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Tonnage vs Volume

Volume vs weight

A Weighty Subject that speaks volumes or what is the true plant capacity

What is the capacity of your operations? Ask this question at any mine operation and you will get an answer of so many tons (or tonnes) per hour, day, or year.

While it is easy to measure the weight of the material being feed to a plant by using a scale, most (if not all) processing equipment are basically volumetric in operation. The equipment has fixed dimensions, which allow it to process a certain volume over time. And yes even crushers are designed to pass a certain volume per unit time. Taking the volume over time and a given (or assumed – more late) builk density (more precisely, the volumetric mass density, the mass per unit volume) of the material you have the weight capacity.

Some equipment is often sized by its volumetric capacity. Belt conveyors and feeders are close to pure volumetric process and often have their capacity expressed in volumetric units (or as a certain mass per unit time at a given bulk density). Flotation cells are usually given as having a certain volumetric capacity (80 cubic feet, 300 cubic meters, etc.) and then using the actual (or assumed) retention time and (again given or assumed) bulk density, you have the weight capacity.

Stockpiles have a capacity, often expressed in tons, but actually a volume based on the length, width, height, and bulk density. And this can change depending on a lot of factors.

Now the issue of given or assumed bulk density. A problem occurs because a material will have a different bulk density depending on where it is in the process. Before mining, during mining, or after sitting in a stockpile, and then during processing as it is concentrated. This can affect the apparent bulk density by a significant amount. Variations of + and – 10% are common. This is often taken into account in the mining operations where the bulk density in place, loose, and compacted are accounted for. But the changing in size of the material also impacts the bulk density. As the material is reduced in size (crushing and grinding) the space between particles is also reduced generally increasing the bulk density. Adding water to create a slurry also impacts it.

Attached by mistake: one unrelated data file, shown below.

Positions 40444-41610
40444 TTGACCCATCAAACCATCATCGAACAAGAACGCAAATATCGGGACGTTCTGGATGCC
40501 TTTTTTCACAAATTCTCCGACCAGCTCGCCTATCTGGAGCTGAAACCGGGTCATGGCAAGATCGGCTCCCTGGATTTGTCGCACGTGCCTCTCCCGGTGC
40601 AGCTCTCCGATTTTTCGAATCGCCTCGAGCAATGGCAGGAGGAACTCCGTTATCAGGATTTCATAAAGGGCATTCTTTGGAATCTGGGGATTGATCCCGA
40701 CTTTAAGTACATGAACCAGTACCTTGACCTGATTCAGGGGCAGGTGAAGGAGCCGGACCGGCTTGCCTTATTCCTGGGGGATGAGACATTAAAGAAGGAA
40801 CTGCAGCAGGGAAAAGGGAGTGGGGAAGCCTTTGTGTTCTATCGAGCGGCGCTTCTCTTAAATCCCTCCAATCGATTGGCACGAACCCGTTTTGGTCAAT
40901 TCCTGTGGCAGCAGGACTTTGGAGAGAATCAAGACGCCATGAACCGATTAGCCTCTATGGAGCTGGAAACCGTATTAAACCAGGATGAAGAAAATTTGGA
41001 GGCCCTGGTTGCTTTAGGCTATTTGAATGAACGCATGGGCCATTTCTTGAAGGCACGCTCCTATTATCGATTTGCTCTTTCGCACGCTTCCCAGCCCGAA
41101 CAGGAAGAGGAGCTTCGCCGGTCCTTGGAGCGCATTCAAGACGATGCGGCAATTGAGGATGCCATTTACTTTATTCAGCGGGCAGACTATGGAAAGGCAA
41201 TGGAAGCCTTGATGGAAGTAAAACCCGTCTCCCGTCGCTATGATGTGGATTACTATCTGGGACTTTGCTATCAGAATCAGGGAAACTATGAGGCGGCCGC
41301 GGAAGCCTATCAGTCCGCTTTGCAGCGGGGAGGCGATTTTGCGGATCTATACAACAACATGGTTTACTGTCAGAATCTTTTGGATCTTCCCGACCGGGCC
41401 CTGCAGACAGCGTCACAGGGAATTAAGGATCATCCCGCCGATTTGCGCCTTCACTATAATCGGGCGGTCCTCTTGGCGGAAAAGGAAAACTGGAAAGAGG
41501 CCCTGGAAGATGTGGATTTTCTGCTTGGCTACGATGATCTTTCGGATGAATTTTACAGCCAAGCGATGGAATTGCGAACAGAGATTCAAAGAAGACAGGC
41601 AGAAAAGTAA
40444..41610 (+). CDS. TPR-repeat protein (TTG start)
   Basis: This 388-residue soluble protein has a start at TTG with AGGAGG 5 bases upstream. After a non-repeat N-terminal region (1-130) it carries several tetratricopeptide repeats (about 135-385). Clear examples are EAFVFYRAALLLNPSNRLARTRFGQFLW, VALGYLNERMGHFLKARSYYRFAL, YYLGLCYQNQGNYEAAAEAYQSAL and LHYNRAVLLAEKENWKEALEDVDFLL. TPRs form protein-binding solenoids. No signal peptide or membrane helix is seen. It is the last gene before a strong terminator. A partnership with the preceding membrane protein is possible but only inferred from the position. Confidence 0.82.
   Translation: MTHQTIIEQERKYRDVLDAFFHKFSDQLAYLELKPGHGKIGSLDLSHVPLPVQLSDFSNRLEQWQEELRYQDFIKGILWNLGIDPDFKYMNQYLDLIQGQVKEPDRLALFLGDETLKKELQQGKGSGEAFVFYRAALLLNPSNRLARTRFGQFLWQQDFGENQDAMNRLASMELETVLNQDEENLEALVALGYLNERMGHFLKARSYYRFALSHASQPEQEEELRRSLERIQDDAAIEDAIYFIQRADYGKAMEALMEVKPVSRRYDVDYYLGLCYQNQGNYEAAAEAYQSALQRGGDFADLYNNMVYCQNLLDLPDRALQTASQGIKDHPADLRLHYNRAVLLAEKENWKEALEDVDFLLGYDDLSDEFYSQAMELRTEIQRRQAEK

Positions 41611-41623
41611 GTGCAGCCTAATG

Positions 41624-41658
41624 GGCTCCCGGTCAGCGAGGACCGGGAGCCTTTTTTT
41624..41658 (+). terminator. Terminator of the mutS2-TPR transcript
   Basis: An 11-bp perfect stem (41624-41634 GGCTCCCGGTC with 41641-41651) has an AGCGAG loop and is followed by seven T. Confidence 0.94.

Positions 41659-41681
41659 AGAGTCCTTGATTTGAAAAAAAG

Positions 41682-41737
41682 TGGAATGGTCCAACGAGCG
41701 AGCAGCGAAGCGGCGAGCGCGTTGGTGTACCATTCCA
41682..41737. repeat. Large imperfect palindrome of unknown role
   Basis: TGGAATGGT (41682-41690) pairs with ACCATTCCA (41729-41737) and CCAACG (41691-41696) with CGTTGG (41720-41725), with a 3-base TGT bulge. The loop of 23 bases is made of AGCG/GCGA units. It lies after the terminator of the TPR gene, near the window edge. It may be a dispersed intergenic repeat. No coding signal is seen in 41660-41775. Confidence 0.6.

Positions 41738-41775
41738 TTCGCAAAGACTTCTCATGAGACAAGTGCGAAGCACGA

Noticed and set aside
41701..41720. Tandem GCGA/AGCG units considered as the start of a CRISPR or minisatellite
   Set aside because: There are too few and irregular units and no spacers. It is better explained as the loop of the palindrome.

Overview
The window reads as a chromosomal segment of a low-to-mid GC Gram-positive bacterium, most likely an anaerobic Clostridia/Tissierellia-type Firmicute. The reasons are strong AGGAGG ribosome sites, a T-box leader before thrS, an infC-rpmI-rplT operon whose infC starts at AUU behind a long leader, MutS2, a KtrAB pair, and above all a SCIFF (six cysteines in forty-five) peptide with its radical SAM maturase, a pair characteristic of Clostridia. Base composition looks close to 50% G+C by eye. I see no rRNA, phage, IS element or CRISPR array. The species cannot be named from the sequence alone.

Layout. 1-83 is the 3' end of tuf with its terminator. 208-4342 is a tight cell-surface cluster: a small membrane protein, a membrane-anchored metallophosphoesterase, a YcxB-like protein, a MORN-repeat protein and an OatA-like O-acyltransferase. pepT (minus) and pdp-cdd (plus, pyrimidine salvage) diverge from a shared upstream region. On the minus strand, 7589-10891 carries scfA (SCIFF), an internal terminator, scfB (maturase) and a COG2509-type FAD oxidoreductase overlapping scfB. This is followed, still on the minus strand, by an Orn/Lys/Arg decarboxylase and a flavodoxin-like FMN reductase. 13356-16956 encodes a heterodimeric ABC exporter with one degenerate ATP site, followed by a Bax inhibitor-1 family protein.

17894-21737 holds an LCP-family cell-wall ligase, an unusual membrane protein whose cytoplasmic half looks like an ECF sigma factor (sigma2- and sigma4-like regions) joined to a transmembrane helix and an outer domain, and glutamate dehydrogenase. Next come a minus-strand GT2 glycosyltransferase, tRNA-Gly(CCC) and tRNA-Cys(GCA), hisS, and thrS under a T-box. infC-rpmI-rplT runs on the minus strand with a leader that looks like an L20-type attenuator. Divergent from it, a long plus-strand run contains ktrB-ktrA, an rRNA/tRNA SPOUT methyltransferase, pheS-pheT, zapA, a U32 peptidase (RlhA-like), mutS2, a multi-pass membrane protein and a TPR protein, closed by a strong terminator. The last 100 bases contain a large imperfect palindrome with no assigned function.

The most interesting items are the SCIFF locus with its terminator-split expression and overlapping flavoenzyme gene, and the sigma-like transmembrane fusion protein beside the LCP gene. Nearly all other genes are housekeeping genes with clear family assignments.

So understanding the actual plant capacity is more than just looking at the ratede tonnage capacity. Actually many operational problems can be related to not taking this in to account. Feeding a piece of equipment at a higher volumetric rate than it can handle or at a lower volumetric rate than the material needs can lead to poor performance. While the over feeding is an easy one to spot as grade and recovery often suffer, the under feeding can be harder to identify. It most often is noted in grinding (over grinding), but can effect other processes. In flotation producing a lower grade than expected, byt floating more gangue than planned maybe harder to spot.

As ore changes this whole issue can change, which requires periodic review and checking.


MIke Albrecht, P.E.

o   40+ years’ experience in the mining industry with strong mineral processing experience in precious metals, copper, industrial minerals, coal, and phosphate

o   Operational experience in precious metals, coal, and phosphate plus in petrochemicals.

o   Extensive experience performing studies and determining feasibility in the US and international (United States, Canada, Mexico, Ecuador, Columbia, Venezuela, Chile, China, India, Indonesia, and Greece).

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